Its most recent set of accounts for the first six months of 2010 show that the bank had assets of €169bn, liabilities of €160bn and capital of €9bn. So it is a huge business in an Irish context but clearly solvent by reference to these results. Unfortunately the results don’t reflect the true condition of the loan assets. The cumulative provision for losses on NAMA loans in the interim results was 26% – that is, the loans were worth 74c in the euro. The most recent ministerial estimate is 40c in the euro. This should result in a further loss to AIB of €5.5bn. But NAMA loans form a small part of AIB’s total loanbook and the company will have some €81bn of non-NAMA loans (plus €4.5bn of €5-20m formerly NAMA loans) once NAMA has absorbed the poison. The cumulative provision on these loans in June 2010 was just €3bn (note 22 on page 83). Given that these loans include commercial property and business lending in a state which has suffered the greatest contraction in GDP amongst developed countries in modern times, I would suggest that provision is utter fantasy.

Like some shady cash-in-hand sole trader, AIB maintain a second set of books under the auspices of the Financial Regulator who in March this year set out the capital requirements for AIB and other banks (the Prudential Capital Assessment Review). In September using this second set of books, the Regulator announced that AIB needed raise €10.4bn by the end of this year. AIB’s strategy was to dispose of some assets and then to raise additional equity underwritten by the State. There is a detailed entry on these capital raising efforts here but in summary the bank disposed of its Polish operation (still subject to approvals) which yielded €2.5bn capital from the €3.1bn sale price and yesterday AIB held an EGM in which shareholders approved the sale of the bank’s stake in US bank M&T which should add €0.9bn to the capital coffers. The bank announced yesterday that it was placing the sale of the UK operation on hold (though there appears to be some back-pedalling on these comments this morning). Unless there is some dynamic between the UK sale and capital that means that the bank still needs €7bn in new capital in the next 60 days. And there is only sucker with that level of available funding that is willing to invest in what is likely to be an insolvent bank, and that’s the government who seem intent on placing just under one half of our National Pension Reserve Fund (that’s the €3.5bn invested in preference shares last year and the €7bn now needed as a proportion of the €24bn funds in the NPRF) in one basket (case) – AIB.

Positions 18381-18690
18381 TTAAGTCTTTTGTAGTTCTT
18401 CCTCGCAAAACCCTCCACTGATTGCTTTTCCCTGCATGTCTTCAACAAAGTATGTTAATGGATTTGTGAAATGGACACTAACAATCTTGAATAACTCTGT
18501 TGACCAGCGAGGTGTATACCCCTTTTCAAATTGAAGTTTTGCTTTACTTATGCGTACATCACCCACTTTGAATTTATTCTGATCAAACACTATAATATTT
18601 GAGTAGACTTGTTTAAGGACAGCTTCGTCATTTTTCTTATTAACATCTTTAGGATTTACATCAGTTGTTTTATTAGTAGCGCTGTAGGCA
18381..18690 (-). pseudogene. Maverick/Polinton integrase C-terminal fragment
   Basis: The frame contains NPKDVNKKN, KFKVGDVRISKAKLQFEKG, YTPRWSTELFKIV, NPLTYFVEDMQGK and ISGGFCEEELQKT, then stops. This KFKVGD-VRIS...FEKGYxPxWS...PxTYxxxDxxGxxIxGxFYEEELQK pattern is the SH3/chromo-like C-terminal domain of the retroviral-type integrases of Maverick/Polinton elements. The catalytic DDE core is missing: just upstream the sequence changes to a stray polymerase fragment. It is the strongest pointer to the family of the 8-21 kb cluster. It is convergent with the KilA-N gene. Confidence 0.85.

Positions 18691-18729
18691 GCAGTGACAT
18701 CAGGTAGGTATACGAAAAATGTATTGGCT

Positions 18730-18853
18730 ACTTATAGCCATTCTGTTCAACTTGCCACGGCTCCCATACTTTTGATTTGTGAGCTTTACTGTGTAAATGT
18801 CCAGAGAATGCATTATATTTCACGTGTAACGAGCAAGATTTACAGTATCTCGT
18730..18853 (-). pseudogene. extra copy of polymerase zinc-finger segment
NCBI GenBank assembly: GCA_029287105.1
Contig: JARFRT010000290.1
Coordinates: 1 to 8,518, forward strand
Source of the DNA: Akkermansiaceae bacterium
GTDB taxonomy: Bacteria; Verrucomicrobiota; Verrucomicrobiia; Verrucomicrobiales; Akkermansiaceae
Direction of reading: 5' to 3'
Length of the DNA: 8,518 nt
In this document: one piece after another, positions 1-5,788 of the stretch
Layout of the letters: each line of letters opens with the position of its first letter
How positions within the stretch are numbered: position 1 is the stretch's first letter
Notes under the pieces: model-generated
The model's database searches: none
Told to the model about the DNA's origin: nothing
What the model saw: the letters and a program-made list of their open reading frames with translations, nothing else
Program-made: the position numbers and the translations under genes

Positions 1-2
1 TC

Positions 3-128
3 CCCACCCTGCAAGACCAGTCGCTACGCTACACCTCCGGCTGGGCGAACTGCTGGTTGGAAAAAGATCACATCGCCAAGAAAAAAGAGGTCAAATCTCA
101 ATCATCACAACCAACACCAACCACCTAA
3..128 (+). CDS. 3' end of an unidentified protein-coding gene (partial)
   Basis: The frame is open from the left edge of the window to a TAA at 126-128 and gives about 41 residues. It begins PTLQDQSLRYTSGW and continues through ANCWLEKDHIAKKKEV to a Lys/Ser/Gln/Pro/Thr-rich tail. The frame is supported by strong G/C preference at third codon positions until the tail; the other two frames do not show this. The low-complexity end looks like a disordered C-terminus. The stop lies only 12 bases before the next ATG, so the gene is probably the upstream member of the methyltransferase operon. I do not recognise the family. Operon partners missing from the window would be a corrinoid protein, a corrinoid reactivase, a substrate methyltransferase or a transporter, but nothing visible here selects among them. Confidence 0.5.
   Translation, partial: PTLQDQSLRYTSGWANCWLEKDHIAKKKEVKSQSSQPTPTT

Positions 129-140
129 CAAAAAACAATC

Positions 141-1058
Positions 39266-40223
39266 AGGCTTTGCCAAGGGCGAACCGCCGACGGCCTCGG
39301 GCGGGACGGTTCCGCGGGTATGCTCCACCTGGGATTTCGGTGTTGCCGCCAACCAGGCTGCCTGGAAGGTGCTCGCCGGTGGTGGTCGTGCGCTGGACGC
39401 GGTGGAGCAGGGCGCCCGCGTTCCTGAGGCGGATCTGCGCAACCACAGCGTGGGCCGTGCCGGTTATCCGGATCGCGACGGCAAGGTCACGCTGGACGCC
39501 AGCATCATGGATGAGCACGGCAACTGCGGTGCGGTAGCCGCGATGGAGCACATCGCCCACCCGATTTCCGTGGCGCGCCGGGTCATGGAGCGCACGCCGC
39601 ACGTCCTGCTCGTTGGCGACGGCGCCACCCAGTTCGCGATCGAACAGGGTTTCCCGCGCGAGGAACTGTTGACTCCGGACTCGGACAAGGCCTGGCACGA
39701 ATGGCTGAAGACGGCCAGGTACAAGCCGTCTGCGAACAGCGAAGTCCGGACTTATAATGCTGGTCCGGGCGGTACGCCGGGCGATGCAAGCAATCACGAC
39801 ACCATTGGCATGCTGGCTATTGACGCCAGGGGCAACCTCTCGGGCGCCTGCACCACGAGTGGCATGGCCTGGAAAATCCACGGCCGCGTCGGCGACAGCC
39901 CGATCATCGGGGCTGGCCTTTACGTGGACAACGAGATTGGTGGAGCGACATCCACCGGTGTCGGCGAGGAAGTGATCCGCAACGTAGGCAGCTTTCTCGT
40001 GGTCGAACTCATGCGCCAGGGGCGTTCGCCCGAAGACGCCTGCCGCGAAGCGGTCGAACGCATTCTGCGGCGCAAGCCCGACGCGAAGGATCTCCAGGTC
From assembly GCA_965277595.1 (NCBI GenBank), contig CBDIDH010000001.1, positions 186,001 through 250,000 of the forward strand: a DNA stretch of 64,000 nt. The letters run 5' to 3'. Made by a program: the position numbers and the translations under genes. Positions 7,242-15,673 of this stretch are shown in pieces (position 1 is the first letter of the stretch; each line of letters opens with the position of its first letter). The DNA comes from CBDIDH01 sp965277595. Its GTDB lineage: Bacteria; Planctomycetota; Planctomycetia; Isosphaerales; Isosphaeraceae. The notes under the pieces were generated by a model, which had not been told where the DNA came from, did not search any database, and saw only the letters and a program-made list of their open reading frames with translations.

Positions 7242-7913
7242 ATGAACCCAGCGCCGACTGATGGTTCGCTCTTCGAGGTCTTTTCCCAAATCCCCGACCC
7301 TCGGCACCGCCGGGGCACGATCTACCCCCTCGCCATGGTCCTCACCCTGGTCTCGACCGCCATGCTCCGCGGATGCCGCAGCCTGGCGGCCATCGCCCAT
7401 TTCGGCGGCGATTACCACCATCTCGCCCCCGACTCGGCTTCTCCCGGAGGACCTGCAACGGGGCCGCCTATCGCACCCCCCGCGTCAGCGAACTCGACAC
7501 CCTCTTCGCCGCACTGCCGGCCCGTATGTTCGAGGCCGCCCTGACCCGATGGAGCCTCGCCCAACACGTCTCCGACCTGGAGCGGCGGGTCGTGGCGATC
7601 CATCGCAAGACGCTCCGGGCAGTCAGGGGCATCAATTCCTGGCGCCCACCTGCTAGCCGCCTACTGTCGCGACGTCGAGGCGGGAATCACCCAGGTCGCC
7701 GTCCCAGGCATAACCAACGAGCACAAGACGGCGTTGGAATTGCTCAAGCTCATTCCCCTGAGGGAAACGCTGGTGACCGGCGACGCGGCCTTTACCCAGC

The government strategy seems chauvinistic (“we need a duopoly of Irish banks”), knee-jerked, immoral (not a word you’ll often see on here but taking money from the pension fund to prop up an insolvent bank is flagitious when there are other options to protect a functioning banking system), recklessly risky (one half of the pension fund is “invested” in one company in one sector). AIB should be taken into 100% state ownership immediately, the State should assess the value of any shareholdings in AIB (I expect they are worth nothing), negotiate with the €4bn+ of junior bondholders the company had at June 2010 and assess if senior bondholders might make a contribution to the insolvent bank. Only then should the State assess the systemic importance of AIB and should probably seek a buyer for the rump of that company. Even if the state is left with only one Irish bank so what? We have a Financial Regulator with 520 staff that should be able to regulate a restricted market to combat uncompetitive practices and when the Irish economy recovers other banks may see prospects here.

If on the other hand, we maintain the pretence that AIB is a viable bank then €7bn will need be found in the next 60 days. At the very best we are set to lose €1.8bn if we continue with the madness of the NPRF underwriting a share issue at €0.50 per share when the shares are presently trading at €0.35. With the healthiest Irish bank, Bank of Ireland, having to borrow 3-year funds at 5.875% last week (excluding costs) in a market where mortgages and commercial lending is still available at 3%, the prospects for profitability at AIB are slim in the context of the NPRF’s investment strategy which allows it invest in any market across the globe.